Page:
In the 2003 movie Matrix: Reloaded, the now-famous scene in which protagonist Neo confronts the maker of the matrix (The Architect) to save his comrades on Zion leaps out as a perfect example of fate, free will, and how much we have of either. As The Architect answers Neo’s probing questions, myriad more versions of him appear around them on old computer monitors. Sometimes, these versions all coalesce into agreement over an answer, no one Neo distinguishable from one another. Other times, they can be seen shouting and twitching and shaking their heads in response — a show of free will.

Then Neo is confronted with a more difficult decision. He is prompted by The Architect to either surrender himself to The Source and save a designated fraction of people on Zion, or he can go back to The Matrix and try to save his lover, Trinity, from dying in combat.

“As you adequately put, the problem is choice.” The Architect goads, watching all the Neos’ expressions turn to steel. “But we already know what you’re going to do, don’t we?”

Neo chooses the left door that leads back to The Matrix. There is not a single version of him that chooses different.

Fatalism is the belief that all our actions are predetermined and there is therefore inevitable. / Image (C) Silver Pictures

When I turned twenty-seven last January, I moved to Seattle. There were a lot of reasons — the scene in Ann Arbor was boring me, I’d probably “find my people” if I go to a city that fits my personality better, my life felt like it was going to waste and the pandemic was triggering an existential crisis — but none on my mind as much as getting my business off the ground.

Long-time readers of this site might recall such a time. Vaingloriously, I had tried to be both an intimacy coach and an MFA student after convincing myself that I still had to work while finishing school. Sure, most students do, but why this instead of a regular job leaves a lot of asking room. Like, why was I forcing myself to pick up extra credentials like a whole ass master’s degree wasn’t enough? Or, why I am I in a business where I pose in lingerie and throw out tips on how to masturbate if I hate making my sexuality public?

If your first nodal return is about stumbling forward toward fate, then the reverse nodal return is tripping backwards into it. For myself, I had tried like a car trapped in mud to keep spin-spin-spinning my wheels toward what I thought would advance my career quicker, fuck all that patience shit. If I could become a renowned author with a successful coaching business by myself, I wouldn’t have to keep grinding my ass off with “nothing” to show for it. Finally, said my ego, I will benefit from my hard work.

The problem is choice.


Fatalism sounds like a tragic word. In The Oxford Dictionary of Philosophy, fatalism is defined as a “what will be will be” state of mind, a philosophical bent that says with a casual shrug ‘you can’t change what will happen to you.’ To embrace the idea that some higher power beyond us determines what happens next, always — could it be anything else if not tragic?

The Encyclopedia of Ethics resists this take, reframing fatalism as the following:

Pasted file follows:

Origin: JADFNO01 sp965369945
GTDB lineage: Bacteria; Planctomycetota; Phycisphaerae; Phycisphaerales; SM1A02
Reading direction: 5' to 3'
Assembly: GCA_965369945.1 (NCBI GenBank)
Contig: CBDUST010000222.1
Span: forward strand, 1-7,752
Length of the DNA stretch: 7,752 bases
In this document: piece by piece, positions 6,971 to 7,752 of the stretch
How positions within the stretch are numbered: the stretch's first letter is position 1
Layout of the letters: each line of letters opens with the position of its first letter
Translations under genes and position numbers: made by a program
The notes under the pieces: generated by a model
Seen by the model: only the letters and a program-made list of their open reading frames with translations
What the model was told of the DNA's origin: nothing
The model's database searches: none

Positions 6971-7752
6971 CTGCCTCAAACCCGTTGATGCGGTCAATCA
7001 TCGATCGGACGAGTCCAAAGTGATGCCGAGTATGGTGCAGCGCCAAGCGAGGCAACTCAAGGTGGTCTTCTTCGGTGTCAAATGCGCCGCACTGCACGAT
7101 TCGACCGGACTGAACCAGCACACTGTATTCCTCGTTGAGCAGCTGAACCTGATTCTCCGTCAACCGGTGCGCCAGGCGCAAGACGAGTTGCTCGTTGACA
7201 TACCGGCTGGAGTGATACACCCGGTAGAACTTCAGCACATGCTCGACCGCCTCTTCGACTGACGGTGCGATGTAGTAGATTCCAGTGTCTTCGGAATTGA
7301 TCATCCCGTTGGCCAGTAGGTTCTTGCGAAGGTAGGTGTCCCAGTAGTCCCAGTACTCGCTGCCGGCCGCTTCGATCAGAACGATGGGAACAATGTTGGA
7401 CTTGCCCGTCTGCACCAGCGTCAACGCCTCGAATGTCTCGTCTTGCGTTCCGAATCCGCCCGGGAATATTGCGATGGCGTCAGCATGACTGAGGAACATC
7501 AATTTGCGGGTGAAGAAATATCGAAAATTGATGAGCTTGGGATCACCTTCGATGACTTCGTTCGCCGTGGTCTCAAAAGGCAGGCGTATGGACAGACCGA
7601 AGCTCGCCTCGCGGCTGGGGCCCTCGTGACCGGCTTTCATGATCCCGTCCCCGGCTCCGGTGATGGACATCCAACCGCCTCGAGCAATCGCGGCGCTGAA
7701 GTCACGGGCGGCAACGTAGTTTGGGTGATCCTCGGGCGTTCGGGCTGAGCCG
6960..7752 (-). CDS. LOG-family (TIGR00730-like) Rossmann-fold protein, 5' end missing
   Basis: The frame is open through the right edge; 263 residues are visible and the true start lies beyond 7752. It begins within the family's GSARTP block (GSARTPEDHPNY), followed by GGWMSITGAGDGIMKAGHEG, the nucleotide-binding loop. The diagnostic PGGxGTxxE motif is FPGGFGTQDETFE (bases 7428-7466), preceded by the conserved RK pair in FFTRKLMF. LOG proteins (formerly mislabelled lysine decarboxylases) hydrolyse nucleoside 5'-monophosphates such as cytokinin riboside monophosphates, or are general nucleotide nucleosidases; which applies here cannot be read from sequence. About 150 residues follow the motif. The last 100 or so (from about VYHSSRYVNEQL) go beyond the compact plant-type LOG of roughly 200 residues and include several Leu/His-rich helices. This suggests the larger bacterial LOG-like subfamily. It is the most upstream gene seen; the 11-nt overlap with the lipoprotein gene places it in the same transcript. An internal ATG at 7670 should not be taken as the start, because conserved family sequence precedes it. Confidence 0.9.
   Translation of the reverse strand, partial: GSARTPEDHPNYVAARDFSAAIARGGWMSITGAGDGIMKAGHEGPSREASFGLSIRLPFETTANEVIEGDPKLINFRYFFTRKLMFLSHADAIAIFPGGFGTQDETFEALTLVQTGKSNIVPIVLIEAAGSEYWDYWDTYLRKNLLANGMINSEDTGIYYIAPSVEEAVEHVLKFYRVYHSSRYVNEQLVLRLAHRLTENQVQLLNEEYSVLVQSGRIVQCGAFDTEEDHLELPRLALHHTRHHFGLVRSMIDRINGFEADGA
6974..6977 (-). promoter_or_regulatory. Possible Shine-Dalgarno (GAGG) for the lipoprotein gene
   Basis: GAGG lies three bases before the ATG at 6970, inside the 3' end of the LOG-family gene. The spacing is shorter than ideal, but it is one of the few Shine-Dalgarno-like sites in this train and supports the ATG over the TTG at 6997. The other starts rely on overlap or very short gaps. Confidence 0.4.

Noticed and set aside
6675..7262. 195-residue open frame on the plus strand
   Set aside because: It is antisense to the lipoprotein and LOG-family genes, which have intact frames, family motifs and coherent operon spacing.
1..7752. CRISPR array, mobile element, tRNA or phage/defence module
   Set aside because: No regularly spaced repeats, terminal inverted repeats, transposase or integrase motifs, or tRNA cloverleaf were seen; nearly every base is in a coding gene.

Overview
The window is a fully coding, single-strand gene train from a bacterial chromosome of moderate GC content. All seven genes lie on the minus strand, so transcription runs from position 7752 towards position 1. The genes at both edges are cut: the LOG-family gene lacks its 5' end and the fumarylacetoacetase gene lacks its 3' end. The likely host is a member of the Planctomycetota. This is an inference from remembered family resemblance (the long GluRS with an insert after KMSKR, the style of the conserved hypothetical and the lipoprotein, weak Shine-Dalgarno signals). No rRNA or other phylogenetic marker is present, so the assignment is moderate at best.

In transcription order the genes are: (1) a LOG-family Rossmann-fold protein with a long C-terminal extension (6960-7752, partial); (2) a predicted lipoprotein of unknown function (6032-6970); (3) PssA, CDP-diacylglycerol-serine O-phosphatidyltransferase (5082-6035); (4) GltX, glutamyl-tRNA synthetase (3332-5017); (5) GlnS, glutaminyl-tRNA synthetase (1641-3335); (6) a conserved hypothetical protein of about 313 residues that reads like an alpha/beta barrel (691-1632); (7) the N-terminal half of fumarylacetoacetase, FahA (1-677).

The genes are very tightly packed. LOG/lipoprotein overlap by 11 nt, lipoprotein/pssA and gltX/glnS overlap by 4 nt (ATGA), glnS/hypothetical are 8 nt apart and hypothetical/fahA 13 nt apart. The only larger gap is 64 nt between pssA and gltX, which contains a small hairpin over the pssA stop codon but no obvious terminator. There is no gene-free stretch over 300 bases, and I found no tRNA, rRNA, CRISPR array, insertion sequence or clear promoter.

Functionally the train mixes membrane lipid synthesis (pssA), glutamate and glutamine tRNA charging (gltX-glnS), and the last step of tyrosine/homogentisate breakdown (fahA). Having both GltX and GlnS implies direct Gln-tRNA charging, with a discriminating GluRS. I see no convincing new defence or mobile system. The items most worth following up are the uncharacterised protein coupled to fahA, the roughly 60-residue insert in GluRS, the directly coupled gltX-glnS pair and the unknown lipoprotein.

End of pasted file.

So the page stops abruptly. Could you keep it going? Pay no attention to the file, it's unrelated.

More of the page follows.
“Fatalism can be understood as the doctrine that it is a logical or conceptual truth that agents are never free to do other than what they actually do.”

The Encyclopedia of Ethics, entry by John Martin Fischer

It may not seem so at first blush. Look closer: the idea that being fatalistic is not a condemnation of our inability to change what will happen, but a celebration of our will to try, anyway, regardless of whether or not we know we will succeed. And it is not as if we never succeed when you look at the arc of Earth’s history. Who else if not us razes the forests and poisons the ocean? Who, if not us, has turned the proverbial heater up on the world and raised it 2°C over the last century? We are so powerful, scientists have named our current geological era the Anthropocene.

Perhaps the absurdity is knowing that all we do here doesn’t even register as a grain of sand on the universe’s scale. That’s the point: real fatalism is not embracing nothingness as a response to living. Real fatalism is knowing that we get to bask in the glory of our finiteness and still make choices, no matter how insignificant that choice ends up being in the grand sprawl of the cosmos.


A good case study offers up evidence after making claims, so here’s a few of my reverse nodal return/”I climbed the branch” moments:

  1. In May, I signed up to take a teaching course for my graduating residency figuring it’d be good to know the basics (“just in case.”) After I had presented my lesson, my students — three classmates and my professor — told me that I was great teacher with a “natural knack” for assessing student’s needs. It had felt like coming home after a long, long journey.

  2. Over the summer, I was emerging from a dark night of the soul. I destroyed the business like I was trying to set a house on fire, wanting all the rot I had felt to disappear into the smoke. I also updated my websites, my resume; travelled to reconnect with old friends; broke up with my ex; threw out every last app and appliance and one-sided connection I had felt could not come with.

  3. Late August. As all good Seattlites are want to do, I went to down to a lake to swim. My friend would introduce me to her friend who had just moved back after a long stint in California; he approached me from the shore, waving at me in his grey cotton shorts and open-chested hakama. This is now my fiancé’-to-be.

I can say many things about these moments — that they were insightful, moving, a profound reminder from God to be in tune with my own divinity. But even after all this talk of fate and choice, I can only say this: belief begets belief. This does not exclude poor odds and the slew of obstacles we face, only that sometimes the only way to change is to make a choice. It is both that easy and that difficult.


About The Author

Jasmine Lomax (she/her) is a poet, aspiring educator, and events organizer who currently resides in Seattle, Washington. When Jasmine isn’t busy ticking away at the computer, she enjoys reading, swimming, tending to her spiritual studies, and the occasional bout of crying over fictional characters.